Many brands confuse “tone of voice” with what is really just communication best practice. This causes many brands to sound exactly the same. If you’re looking to create a distinct tone of voice, follow these suggestions.
THREE TIPS FOR EVERY BRAND’S TONE OF VOICE
In this ultra-connected age, everyone should be approachable – including brands. Whether you’re a bank, a fashion chain or an SaaS company, you won’t get far without being personal. So make sure you write like a real person, not a marketing robot. Be relatable and inject plenty of personal pronouns into your copy.
You might think you can get away with being crass, controversial and inappropriate. But most likely, you can’t. So while you want to be personal and friendly, make sure you stay on the right side of professionalism.
Your copy should be clear and easy to read. Here are a few tips.
- Be concise. Say what you need to say and leave it at that.
- Choose simple words. Say “use,” not “utilize,” “while” instead of “whilst.” Make your message easy to understand with simple words.
- Keep sentences short. Short sentences are punchier and easier to digest. For best results, aim for fewer than 20 words per sentence.
- Use active voice. It gives you more ownership, reduces sentence length and creates more compelling copy.
- Score your readability. Tests such as Flesch-Kincaid can help score your readability. Best practice is to write at the reading level of a 13 year old.
- Make the most of technology. There are many free tools to help make your writing clearer, more engaging and easier to understand. Try Hemingway, Unsuck It and CoSchedule’s Headline Analyzer.
These steps are a great place to start, but you’ll want to also use the following tips to develop a truly unique voice.
5 STEPS TO DISCOVER YOUR BRAND’S UNIQUE VOICE
1. IMMERSE YOURSELF.
If you want to sound different, figure out what makes you different. Interview key stakeholders, send questionnaires to customers, run focus groups, study your competitors. In short, do whatever it takes to answer these questions.
- What’s your brand story?
- Do you have a brand personality?
- What are your values?
- What are your competitors doing?
- How is your brand different?
- How do you want to sound and why?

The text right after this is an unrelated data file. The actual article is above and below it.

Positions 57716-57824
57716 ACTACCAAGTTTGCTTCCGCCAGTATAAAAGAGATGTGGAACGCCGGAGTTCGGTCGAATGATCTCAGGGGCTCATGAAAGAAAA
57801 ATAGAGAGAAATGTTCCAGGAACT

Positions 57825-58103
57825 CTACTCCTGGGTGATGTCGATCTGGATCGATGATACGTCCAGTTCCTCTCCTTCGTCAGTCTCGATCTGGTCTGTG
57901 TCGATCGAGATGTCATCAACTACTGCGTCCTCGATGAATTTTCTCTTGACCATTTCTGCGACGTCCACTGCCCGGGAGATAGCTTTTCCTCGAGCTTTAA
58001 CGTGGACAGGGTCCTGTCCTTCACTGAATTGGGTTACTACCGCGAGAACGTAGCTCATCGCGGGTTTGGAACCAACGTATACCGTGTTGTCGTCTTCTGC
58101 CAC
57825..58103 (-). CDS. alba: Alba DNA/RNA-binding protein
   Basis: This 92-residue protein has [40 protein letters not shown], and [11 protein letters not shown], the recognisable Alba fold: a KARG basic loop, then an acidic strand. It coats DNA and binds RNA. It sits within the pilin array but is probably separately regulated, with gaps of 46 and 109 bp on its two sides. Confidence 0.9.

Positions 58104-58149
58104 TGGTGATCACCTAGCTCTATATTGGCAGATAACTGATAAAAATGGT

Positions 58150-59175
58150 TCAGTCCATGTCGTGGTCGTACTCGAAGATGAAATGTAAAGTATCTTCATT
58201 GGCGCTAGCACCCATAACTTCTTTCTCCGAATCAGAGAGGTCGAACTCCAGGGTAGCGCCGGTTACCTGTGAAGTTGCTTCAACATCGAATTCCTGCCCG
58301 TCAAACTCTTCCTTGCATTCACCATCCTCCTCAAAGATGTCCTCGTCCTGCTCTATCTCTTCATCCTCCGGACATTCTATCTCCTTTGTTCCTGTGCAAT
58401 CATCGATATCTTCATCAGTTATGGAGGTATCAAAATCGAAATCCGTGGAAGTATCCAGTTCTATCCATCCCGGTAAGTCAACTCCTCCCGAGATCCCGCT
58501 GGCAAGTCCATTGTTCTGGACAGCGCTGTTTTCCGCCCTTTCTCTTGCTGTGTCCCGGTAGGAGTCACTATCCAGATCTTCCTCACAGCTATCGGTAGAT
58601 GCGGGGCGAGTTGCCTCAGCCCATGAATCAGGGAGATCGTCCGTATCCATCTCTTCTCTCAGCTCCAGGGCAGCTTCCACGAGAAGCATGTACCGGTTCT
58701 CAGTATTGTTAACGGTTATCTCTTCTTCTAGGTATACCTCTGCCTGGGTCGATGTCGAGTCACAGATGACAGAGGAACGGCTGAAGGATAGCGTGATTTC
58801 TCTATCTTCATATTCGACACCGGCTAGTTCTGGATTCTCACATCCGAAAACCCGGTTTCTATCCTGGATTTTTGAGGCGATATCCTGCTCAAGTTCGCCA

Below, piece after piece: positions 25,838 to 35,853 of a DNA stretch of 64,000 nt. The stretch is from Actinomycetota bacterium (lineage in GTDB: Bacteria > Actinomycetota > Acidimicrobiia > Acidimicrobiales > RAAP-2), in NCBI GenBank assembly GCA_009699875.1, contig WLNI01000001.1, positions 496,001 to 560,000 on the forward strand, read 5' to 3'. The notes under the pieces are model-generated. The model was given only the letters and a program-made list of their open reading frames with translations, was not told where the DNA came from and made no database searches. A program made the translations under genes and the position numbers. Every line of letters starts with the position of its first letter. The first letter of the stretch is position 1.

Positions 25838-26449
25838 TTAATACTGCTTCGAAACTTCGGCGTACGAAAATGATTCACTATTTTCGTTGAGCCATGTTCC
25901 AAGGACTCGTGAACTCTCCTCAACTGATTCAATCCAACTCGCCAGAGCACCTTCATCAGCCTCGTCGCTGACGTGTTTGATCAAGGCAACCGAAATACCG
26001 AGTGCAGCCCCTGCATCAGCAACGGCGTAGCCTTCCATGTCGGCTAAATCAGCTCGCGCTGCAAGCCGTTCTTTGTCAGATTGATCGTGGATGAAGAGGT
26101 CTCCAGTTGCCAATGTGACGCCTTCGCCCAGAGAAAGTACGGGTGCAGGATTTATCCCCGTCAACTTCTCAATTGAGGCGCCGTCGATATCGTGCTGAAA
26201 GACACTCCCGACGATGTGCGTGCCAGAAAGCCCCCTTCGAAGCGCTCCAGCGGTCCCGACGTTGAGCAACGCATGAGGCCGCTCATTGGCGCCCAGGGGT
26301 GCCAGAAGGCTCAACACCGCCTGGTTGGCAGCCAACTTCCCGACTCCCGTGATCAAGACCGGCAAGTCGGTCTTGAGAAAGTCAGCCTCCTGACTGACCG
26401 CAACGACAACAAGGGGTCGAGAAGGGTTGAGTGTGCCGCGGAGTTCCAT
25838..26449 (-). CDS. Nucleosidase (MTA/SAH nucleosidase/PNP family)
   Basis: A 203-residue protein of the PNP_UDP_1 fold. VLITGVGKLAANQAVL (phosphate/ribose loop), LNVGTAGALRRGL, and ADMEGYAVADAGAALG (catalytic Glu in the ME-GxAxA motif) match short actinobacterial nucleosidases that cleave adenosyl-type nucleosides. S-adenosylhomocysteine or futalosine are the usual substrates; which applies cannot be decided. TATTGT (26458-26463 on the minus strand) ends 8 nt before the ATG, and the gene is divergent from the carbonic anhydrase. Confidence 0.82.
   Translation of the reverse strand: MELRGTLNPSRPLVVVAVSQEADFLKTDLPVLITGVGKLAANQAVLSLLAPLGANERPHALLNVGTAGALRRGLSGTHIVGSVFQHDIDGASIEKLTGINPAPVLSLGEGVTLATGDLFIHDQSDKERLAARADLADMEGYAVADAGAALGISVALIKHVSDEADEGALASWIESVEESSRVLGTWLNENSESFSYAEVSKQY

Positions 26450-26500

- Who is your target market?
- What’s the best way of connecting with them?
2. DEFINE YOUR BRAND.
Come up with words that describe how your brand should sound. Think of as many as possible and group them into three or four principles. These principles or concepts will form the cornerstones of your tone of voice.
3. DEVELOP TONE OF VOICE GUIDELINES, EXAMPLES AND TRAINING.
Build detailed guidelines on what your new tone sounds like “in action” across a range of channels and content types. Don’t just assume your colleagues will know what to do. Show them. Before-and-after examples are a great way of doing this. Then, set up trainings to clarify questions and let your team practice. Make sure everyone who writes for your brand knows your tone of voice inside out.
4. BE FLEXIBLE.
Be prepared to adapt your voice to fit the occasion. Responding to a customer complaint probably isn’t the best time to crack a joke, but you can still find creative ways to express your voice, even in tricky situations. For example, check out this cease and desist letter from Netflix.
If you want your brand’s voice to “sing” globally, you’ll need to make sure it’s adapted for each market. For example, how do you interpret being personal in France or Italy, where you address people either formally or informally? Sometimes your tone will need to shift slightly. If you’re a luxury brand in Zurich, for instance, don’t shout too loudly about it – everything is luxury there.
Without in-depth market knowledge, you could miss these regional differences – and the impact of your brand voice could suffer as a result.
DON’T BE TONE DEAF
When you develop your brand’s tone of voice, start with the basics: personality, professionalism and clarity. And then be sure your brand’s voice really stands out by capturing your history, values and vision. Your voice should have many tones and be adapted for channel, audience and market. Only then will your brand’s voice stand out among the crowd.